Fair Trade Goods – Local Businesses Make Global Impact in our own Backyard
With compassionate hearts, Center Grove-area business owners have become creative in investing their resources and establishing partnerships to help the poor develop the means to support themselves. The catalyst for this involves the Center for Global Impact (CGI), located in Fairview Place across from LA Fitness. According to CGI President Chris Alexander, “Starving people need more than one bag of rice. They need sustainability and training.”
Alexander’s experiences as an agricultural field missionary in Zambia and then later in the Ukraine cultivated his heart for those living in extreme poverty. “The poor that CGI works with are just one crisis away from making a bad decision. That decision can result in the sale of a child.”
While there are no easy answers to extreme poverty and human trafficking, fair trade, along with development and training, helps. Bill and Sally Kerchner, owners of Tree of Life Christian Store, share this passion. Sally’s recent trip to Kenya stirred her heart to provide a market for items like purses and jewelry that widows and orphans create. Sally understands that when people purchase fair trade items, they double the impact of their money by helping the impoverished afford food, education, and shelter. She will be traveling to Cambodia later this year to see how she can further help.
Fair trade is a growing market-based movement to help producers in developing countries make money above the poverty level so they can support their families. Non-government organizations (NGOs) like Center for Global Impact often come alongside to offer training, development, and a market to encourage fair trade. The goal is to help the extreme poor avoid being exploited by below-poverty-level wages and inhumane work hours. The ultimate goal with fair trade is to provide a better life for those struggling to survive.
Empowering the Poor
Two years ago, local dentist and CGHS graduate Dr. Doug Harty encouraged his family and co-workers to purchase beehives for families in Kosova rather than to exchange Christmas presents.
“With the donated money, we were able to provide training and give four hives to a Muslim woman who lost her husband and four sons during the Balkan War of the 1990s as well as five hives to a man who was thrown out of his father’s house along with his wife and three children when they became Christians. These little gifts changed two families’ lives,” said Harty.
Another sustainable enterprise, byTavi, was launched after Alexander led a trip to Cambodia in 2009 where the vision team met Tavi, an HIV-positive widow who had just lost her husband and daughter to AIDS. She lived in a simple house without electricity, void of running water. Tavi tried to care for her two remaining children even though the cost of food, transportation, school uniforms, and medicine extended well beyond what she earned.
CGI helped Tavi by providing professional seamstress training, which quickly grew into a microenterprise. Currently, 27 women are enrolled in the byTavi program (www.byTavi.com). Their quilted items are marketed through local businesses and salons (Sage Salon Indy and TLC in Greenwood), trunk shows, conferences/retreats, and at the CGI office. According to Whitney Vance, byTavi’s marketing coordinator, sales in 2011 fully funded the program.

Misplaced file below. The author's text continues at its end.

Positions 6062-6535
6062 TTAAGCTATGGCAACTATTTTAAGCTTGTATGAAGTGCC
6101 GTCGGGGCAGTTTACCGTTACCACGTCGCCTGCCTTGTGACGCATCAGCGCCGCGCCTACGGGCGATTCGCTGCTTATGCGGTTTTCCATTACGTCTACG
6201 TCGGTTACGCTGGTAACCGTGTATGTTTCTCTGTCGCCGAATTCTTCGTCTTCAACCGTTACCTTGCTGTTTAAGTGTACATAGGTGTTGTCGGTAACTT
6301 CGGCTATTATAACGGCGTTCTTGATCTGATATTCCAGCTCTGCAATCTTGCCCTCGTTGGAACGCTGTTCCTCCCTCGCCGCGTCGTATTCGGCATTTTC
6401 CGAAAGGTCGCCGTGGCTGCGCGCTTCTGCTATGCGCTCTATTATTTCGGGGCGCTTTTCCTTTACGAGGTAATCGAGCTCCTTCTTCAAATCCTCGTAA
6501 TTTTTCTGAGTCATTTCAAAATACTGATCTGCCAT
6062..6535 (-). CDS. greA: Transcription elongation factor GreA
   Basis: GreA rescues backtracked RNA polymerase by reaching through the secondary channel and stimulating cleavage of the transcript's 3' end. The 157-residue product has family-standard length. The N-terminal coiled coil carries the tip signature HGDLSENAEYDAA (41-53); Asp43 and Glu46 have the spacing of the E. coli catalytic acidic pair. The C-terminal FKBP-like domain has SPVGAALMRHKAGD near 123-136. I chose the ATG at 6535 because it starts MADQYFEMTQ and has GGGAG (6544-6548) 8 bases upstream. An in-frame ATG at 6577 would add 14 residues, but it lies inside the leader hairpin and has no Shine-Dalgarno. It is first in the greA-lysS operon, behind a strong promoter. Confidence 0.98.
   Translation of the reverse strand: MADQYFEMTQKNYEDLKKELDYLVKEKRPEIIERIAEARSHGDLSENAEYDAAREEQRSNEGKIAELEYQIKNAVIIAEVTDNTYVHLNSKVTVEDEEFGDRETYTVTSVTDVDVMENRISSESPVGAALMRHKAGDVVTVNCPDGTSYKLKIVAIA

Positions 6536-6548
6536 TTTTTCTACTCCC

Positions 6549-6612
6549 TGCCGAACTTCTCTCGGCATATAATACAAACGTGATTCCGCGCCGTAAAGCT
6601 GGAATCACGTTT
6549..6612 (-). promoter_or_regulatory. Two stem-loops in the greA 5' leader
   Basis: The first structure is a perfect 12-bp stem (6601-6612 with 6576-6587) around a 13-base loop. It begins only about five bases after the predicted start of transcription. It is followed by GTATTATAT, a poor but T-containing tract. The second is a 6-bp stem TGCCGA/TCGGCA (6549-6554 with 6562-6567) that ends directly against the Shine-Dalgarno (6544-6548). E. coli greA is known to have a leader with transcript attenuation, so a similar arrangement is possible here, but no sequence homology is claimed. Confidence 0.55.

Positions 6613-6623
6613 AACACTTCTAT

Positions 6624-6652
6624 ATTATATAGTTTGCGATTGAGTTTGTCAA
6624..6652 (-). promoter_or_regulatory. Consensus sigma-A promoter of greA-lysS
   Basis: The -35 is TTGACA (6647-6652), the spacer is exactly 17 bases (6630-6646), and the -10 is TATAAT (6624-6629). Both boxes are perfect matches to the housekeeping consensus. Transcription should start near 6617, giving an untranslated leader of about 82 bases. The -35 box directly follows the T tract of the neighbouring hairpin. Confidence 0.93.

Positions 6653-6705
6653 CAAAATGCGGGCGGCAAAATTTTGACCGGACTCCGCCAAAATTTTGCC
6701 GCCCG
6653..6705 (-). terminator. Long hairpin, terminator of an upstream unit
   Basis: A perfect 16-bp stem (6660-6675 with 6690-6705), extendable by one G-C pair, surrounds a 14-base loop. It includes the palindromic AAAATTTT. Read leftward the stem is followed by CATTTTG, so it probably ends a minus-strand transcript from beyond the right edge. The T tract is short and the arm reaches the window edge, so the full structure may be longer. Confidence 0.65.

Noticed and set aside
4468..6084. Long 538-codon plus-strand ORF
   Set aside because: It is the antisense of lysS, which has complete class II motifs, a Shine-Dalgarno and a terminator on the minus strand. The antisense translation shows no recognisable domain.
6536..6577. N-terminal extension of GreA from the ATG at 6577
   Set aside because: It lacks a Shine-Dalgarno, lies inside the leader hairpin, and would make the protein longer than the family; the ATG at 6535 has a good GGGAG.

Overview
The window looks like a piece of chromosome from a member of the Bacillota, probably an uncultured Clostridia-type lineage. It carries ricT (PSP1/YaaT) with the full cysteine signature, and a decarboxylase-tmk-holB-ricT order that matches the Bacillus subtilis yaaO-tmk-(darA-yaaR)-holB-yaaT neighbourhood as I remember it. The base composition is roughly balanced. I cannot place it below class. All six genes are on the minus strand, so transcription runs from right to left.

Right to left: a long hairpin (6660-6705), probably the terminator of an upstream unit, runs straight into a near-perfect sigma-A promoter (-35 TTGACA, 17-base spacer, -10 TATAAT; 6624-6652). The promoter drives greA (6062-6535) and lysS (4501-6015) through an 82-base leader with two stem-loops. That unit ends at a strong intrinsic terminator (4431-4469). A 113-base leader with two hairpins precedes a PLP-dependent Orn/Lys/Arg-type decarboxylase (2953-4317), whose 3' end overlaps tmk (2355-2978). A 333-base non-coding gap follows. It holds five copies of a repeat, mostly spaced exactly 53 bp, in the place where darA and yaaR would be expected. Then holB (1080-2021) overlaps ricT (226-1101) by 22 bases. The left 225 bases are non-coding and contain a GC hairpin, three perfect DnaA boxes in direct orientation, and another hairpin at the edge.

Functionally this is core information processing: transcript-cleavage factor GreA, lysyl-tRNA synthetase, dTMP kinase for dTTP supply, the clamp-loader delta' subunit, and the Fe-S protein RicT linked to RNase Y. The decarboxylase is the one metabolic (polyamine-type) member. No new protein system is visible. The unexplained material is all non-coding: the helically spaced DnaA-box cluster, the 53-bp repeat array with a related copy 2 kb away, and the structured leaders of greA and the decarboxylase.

Preventing Human Trafficking
“When there is not enough money to buy food, even a child can be considered an economic resource,” said Alexander. As an example, he cites a 15-year-old girl sold by her father to a brothel owner to pay off a $500 debt.“But more often children are trafficked as a way for families to afford food, medicine, and other basic necessities.”
After Andrea Reed, owner of Sophia’s Bridal, Tux & Prom, visited Cambodia during a CGI Vision Trip, she realized the impact her store could provide for young women at risk for trafficking. Soon CGIDaughters (www.cgidaughters.com) emerged. A two-year vocational program near Phnom Penh, Cambodia, it includes seamstress training and housing, food, transportation, care for parents, and a stipend. Supported through sponsorships, these young women learn to sew formal dresses marketed through Reed’s store south of Southport Road on U.S. 31. “Bringing the Daughters prom gowns to Sophia’s helps us educate our customers on the global issue of trafficking and participate in their redemption,” said Reed.
Training also involves developing businesses “in-country.” Local chef and Ivy Tech Community College culinary instructor Paul Vida helped plan and then open the Culinary Training Center’s (CTC) restaurant, Green Mango Café & Bakery, in Battambang, Cambodia.
A year ago a partner NGO, Asian Hope, contacted CGI to help place one of their graduates into higher education. Through Vida’s influence, Makaria Heng currently studies and works in Ivy Tech’s culinary/hospitality program with the goal of managing the Green Mango Café in late 2013. Later this fall a cookbook will be available that features recipes from the café (www.acouplecooks.com).
Vida’s involvement simply began by asking his friend, Chris Alexander, a simple
question: “What can I do to help the poor?” After a vision trip to Cambodia and much prayer, the answer came quickly: “Use your gifts and resources.”
Fair trade begins with people like you and me who use what they’ve been given and then give back. cg
Joyce Long, Greenwood Middle School language arts teacher from 1992-2000, has called Center Grove home for the past 25 years. Currently Joyce works as the communications coordinator for Center for Global Impact and is passionate about engaging people to empower the poor.
Photo Credits: Cambodian photos by Jocelyn Post. All other fair trade photos by Aimee Davis.